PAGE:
MEM INST OSWALDO CRUZ, RIO DE JANEIRO, 109(4) June 2014
PAGES: 428-435 DOI: 10.1590/0074-0276140066 Full paper
Acute gastroenteritis and enteric viruses in hospitalised children in southern Brazil: aetiology, seasonality and clinical outcomes

Sonia Maria Raboni1,2,+, Guilherme Augusto Costa Damasio3, Carla EO Ferreira3, Luciane A Pereira1, Meri B Nogueira1, Luine R Vidal1, Cristina R Cruz4, Sergio M Almeida1,5

1Laboratório de Virologia, Hospital de Clínicas
2Departamento de Doenças Infecciosas
3Programa de Pós-Graduação em Microbiologia, Parasitologia e Patologia 4Departamento de Pediatria, Universidade Federal do Paraná, Curitiba, PR, Brasil
5Faculdades e Instituto de Pesquisa Pelé Pequeno Príncipe, Complexo Pequeno Príncipe, Curitiba, PR, Brasil

Abstract

Viral acute gastroenteritis (AG) is a significant cause of hospitalisation in children younger than five years. Group A rotavirus (RVA) is responsible for 30% of these cases. Following the introduction of RVA immunisation in Brazil in 2006, a decreased circulation of this virus has been observed. However, AG remains an important cause of hospitalisation of paediatric patients and only limited data are available regarding the role of other enteric viruses in these cases. We conducted a prospective study of paediatric patients hospitalised for AG. Stool samples were collected to investigate human adenovirus (HAdV), RVA, norovirus (NoV) and astrovirus (AstV). NoV typing was performed by nucleotide sequencing and phylogenetic analysis. From the 225 samples tested, 60 (26%) were positive for at least one viral agent. HAdV, NoV, RVA and AstV were detected in 16%, 8%, 6% and 0% of the samples, respectively. Mixed infections were found in nine patients: HAdV/RVA (5), HAdV/NoV (3) and HAdV/NoV/RVA (1). The frequency of fever and lymphocytosis was significantly higher in virus-infected patients. Phylogenetic analysis of NoV indicated that all of these viruses belonged to genotype GII.4. The significant frequency of these pathogens
in patients with AG highlights the need to routinely implement laboratory investigations.

Acute gastroenteritis (AG) is the most common gastrointestinal inflammatory condition affecting people in both developed and developing countries (Andreasi et al. 2008, Domínguez et al. 2009). Worldwide, diarrhoea remains the second leading cause of death in children younger than five years. Around 1.5 million of children die annually as a result of AG, which represents 15% of all deaths that occur in this population group (Boschi-Pinto et al. 2008, Black et al. 2010, Wardlaw et al. 2010 ). In the United States of America (USA), 200,000 children are hospitalised each year with this disease, resulting in 300-400 deaths, and thereby generating a high economic impact (McCollough & Sharieff 2006). In Brazil, AG represents a major cause of morbidity and mortality in the first year of life and, in 2006, about 120,000 hospitalisations of children less than five years occurred due to AG (RIPSA 2008).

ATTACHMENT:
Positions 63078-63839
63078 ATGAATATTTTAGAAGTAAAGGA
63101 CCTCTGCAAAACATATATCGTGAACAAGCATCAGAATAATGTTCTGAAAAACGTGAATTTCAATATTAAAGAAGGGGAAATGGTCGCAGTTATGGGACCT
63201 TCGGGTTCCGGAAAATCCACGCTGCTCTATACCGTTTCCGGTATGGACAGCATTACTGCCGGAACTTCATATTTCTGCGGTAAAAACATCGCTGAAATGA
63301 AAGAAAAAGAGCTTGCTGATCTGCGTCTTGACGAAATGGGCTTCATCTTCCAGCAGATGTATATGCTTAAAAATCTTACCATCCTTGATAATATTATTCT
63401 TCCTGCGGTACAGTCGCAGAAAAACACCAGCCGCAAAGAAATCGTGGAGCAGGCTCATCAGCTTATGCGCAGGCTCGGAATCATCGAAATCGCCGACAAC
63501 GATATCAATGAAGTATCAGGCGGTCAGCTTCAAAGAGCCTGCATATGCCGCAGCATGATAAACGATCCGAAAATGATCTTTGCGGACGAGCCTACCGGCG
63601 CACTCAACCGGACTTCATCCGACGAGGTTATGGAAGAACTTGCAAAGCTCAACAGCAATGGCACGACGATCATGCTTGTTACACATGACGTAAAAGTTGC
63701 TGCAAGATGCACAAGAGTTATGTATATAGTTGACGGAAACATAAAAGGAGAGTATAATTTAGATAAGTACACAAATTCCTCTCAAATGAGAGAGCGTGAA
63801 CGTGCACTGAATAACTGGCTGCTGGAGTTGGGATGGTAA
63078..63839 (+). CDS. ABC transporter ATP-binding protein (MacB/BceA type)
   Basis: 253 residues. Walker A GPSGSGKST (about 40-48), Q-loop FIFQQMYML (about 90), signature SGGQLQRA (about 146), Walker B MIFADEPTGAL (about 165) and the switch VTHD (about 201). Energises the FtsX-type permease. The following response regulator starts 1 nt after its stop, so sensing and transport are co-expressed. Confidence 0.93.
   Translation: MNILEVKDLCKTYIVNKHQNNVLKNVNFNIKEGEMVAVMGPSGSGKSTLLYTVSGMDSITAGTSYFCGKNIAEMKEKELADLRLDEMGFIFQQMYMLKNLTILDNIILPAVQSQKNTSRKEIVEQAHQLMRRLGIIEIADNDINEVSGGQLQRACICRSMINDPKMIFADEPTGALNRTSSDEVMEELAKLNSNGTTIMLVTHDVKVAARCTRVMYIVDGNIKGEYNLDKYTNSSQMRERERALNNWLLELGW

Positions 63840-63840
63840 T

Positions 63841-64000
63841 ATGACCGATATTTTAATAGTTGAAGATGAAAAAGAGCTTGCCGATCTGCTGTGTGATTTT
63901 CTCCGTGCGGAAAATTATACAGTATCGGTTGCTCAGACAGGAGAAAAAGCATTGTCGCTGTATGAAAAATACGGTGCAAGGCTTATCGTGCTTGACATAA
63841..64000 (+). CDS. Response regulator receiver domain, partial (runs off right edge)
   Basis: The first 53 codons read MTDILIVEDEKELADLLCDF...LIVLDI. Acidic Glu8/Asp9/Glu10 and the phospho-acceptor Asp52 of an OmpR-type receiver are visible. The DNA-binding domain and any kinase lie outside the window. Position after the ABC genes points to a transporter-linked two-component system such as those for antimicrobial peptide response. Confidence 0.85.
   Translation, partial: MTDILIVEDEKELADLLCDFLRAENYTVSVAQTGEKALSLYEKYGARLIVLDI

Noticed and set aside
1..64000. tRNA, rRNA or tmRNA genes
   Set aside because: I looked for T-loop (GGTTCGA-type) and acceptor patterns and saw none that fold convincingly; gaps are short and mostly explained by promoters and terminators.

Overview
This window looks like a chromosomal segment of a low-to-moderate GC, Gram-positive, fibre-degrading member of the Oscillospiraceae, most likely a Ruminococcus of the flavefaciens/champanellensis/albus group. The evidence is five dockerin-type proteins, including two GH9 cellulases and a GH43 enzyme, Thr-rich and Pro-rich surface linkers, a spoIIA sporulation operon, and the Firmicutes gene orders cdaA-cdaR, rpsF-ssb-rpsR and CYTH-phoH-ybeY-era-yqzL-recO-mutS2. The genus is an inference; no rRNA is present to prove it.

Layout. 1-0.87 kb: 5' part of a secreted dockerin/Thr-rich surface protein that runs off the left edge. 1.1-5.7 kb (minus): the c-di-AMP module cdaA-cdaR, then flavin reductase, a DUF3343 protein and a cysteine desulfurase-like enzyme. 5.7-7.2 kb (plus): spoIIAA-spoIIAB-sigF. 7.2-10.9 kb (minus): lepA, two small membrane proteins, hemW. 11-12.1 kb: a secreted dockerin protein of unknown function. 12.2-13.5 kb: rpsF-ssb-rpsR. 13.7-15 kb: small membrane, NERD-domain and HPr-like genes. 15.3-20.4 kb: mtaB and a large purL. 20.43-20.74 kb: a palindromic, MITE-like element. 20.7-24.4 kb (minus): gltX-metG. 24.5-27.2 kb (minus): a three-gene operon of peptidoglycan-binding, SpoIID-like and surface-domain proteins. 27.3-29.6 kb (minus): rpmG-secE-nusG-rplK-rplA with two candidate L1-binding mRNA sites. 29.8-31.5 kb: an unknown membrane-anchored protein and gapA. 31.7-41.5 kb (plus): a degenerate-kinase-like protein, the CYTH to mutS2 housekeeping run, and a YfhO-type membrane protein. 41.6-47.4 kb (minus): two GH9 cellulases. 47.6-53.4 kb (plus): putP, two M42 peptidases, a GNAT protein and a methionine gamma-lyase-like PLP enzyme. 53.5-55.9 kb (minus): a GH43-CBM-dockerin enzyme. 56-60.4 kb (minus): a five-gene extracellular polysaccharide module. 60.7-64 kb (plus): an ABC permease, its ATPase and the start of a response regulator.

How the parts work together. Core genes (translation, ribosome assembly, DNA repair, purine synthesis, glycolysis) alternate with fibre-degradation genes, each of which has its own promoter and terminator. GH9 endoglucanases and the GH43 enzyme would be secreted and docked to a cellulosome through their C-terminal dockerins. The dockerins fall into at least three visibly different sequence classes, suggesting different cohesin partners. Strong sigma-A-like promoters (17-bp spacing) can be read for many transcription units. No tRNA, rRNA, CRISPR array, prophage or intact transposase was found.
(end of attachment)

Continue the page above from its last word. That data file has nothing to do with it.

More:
Over 20 different types of viruses have been identified as etiologic agents of AG, but the major viruses associated with acute diarrhoea in children can be divided into four different families: Reoviridae [rotavirus (RV)], Caliciviridae [norovirus (NoV) and sapovirus], Astroviridae [astrovirus (AstVs)] and Adenoviridae [adenovirus (AdV)] (Santos et al. 2007). Other viruses, such as aichivirus, human parechovirus and human bocavirus have been described in faecal samples from patients with diarrhoea, but their association with AG has still not been established (Chhabra et al. 2013).

Since the mid-2000s, two RV vaccines became available, a monovalent RV vaccine (Rotarix®, GlaxoSmithKline Biologicals Inc) and a pentavalent RV vaccine (RV5, RotaTeq®, Merck & Co, Inc). Both vaccines are recommended by the World Health Organization, have been used in several countries and studies have demonstrated a significant reduction of hospitalisation and mortality due to RV gastroenteritis (Justino et al. 2012, Lopman et al. 2012, Soares-Weiser et al. 2012). Brazil was one of the first countries to introduce universal vaccination against RVA, Rotarix®, which has been provided free through the public health system since March of 2006. Before the introduction of the group A RV (RVA) vaccine in Brazil, the frequency for this virus in the population with AG in our institution was 30%. The number of RVA positive cases has decreased substantially since then (Pereira et al. 2011), while other pathogens are now reported more frequently.

NoVs have been recognised as the major causes of non-bacterial AG in all age groups in industrialised countries and are frequently associated with food and water-borne outbreaks. Human NoV cannot be grown in cell culture, they are non-enveloped RNA viruses with icosahedral symmetry and are divided into five genogroup (GI-GV), which are further divided into > 30 genotypes, with genogroups GI and GII being associated with human infections (Mead et al. 1999, Hardy 2005, Patel et al. 2009, Khamrin et al. 2010, Kroneman et al. 2013).